Exercise capacity and regular physical activity are surrogate markers for the risk of developing cardiovascular disease in both, healthy populations and patients [9]. Further, survivors of allo-HSCT are at risk for obesity, osteopenia, and insulin resistance, especially due to long-term application of corticosteroids [3]. Next to all physical side-effects of allo-HSCT, inactivity and reduced physical activity seem to play a role in this context: overprotective parents as well as a habit of inactivity evolving during long hospital stays may contribute to a persisting inactivity pattern [10]. It has been reported that especially obese survivors spent more time in sedentary and light activity [11], entering a vicious circle of cardiopulmonary but also muscular deconditioning resulting in even lower exercise capacity. Studies demonstrate, though, that regular physical activity can improve the cardiovascular risk profile in pediatric cancer survivors [12] and regular exercise training during and after cancer treatment positively affects body composition, flexibility, cardiorespiratory fitness, muscle strength, and health-related quality of life [13]. Finally, exercise capacity and physical activity are closely related to health-related quality of life in healthy children [14] but data suggests that this applies even more to survivors of childhood cancer [8, 15, 16].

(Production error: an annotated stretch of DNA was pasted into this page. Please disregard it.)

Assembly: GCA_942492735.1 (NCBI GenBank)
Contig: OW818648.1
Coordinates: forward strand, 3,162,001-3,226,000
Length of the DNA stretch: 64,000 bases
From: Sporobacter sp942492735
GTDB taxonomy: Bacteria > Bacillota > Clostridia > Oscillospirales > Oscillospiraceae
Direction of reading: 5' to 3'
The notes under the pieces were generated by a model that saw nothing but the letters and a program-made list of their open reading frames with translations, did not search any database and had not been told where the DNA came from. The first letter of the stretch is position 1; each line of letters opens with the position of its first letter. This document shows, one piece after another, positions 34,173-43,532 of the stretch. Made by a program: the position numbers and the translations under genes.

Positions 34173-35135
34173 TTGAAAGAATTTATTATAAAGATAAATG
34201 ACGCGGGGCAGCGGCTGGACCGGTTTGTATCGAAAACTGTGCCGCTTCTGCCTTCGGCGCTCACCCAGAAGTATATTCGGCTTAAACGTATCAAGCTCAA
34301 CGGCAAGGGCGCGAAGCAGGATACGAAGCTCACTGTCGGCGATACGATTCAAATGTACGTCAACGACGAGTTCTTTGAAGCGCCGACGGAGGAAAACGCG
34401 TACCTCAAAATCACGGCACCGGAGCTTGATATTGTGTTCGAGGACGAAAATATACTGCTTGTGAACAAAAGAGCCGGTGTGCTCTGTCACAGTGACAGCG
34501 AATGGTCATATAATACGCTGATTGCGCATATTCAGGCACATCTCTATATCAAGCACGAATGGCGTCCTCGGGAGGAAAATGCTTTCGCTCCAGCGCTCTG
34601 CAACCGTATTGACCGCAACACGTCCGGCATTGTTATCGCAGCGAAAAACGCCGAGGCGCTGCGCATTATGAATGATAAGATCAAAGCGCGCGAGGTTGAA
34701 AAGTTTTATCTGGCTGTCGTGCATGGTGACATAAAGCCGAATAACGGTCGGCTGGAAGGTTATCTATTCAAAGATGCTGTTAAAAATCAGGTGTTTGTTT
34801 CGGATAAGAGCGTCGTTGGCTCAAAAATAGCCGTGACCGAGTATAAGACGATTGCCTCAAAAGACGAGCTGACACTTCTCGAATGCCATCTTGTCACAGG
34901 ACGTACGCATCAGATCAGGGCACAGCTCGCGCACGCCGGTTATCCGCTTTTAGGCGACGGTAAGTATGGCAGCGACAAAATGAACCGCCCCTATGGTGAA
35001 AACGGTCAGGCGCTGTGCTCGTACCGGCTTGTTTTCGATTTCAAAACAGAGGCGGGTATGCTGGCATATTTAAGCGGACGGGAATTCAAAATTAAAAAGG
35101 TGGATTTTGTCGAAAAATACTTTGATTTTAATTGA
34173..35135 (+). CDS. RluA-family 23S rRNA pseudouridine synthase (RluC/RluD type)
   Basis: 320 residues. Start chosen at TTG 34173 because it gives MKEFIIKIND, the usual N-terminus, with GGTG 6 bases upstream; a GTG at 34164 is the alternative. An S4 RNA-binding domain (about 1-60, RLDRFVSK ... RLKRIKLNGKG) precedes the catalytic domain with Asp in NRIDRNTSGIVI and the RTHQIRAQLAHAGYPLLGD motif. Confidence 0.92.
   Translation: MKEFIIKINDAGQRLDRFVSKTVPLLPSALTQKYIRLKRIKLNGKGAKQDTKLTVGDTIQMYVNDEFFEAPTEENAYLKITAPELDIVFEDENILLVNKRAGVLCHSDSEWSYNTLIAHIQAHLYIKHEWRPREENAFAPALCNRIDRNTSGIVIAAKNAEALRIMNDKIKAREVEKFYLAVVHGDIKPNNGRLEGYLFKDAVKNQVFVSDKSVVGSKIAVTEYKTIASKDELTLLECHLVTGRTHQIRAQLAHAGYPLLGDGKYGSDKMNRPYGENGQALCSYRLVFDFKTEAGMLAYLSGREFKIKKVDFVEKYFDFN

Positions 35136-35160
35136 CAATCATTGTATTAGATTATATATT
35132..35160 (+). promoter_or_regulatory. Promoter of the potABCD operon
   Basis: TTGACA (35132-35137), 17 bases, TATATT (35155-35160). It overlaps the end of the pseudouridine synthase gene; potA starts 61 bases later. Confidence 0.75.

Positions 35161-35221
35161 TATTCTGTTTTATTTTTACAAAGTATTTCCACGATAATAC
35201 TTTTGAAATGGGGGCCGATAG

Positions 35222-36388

The aim of this study was to determine exercise capacity, physical activity, cardiac and pulmonary function, and quality of life in survivors of leukemia undergoing allo-HSCT in childhood or adolescence. To our knowledge, this is the first study to incorporate all these aspects in one cohort of survivors of pediatric leukemia who underwent allo-HSCT.



Between 2005 and 2015, 131 patients underwent HSCT in our center. Of the survivors of this cohort, 42 underwent allogeneic HSCT. Inclusion criteria for our study were (1) age >6 years at exercise testing, (2) allogeneic transplantation due to acute leukemia or accelerated phase of a chronic leukemia before the age of 18 years, (3) living in Germany, and (4) physical and intellectual capability to perform an exercise test on a cycle ergometer. Procedures and equipment of the study were explained and demonstrated, and verbal assent and written informed consent were obtained from the participants and their legal guardians if applicable. Of 36 patients eligible to participate in the study, 17 consented to take part.

Between July and December 2016, participants came to our center for one study visit, at which participants underwent pulmonary function and cardiopulmonary exercise testing and completed activity and quality of life questionnaires (see further down for details). Participants were all aged <18 years at allo-HSCT and 7 to 25 years of age at the time of the study. The study was approved by the local ethics committee of the University of Würzburg on October 20, 2015 (Vote number 167/15).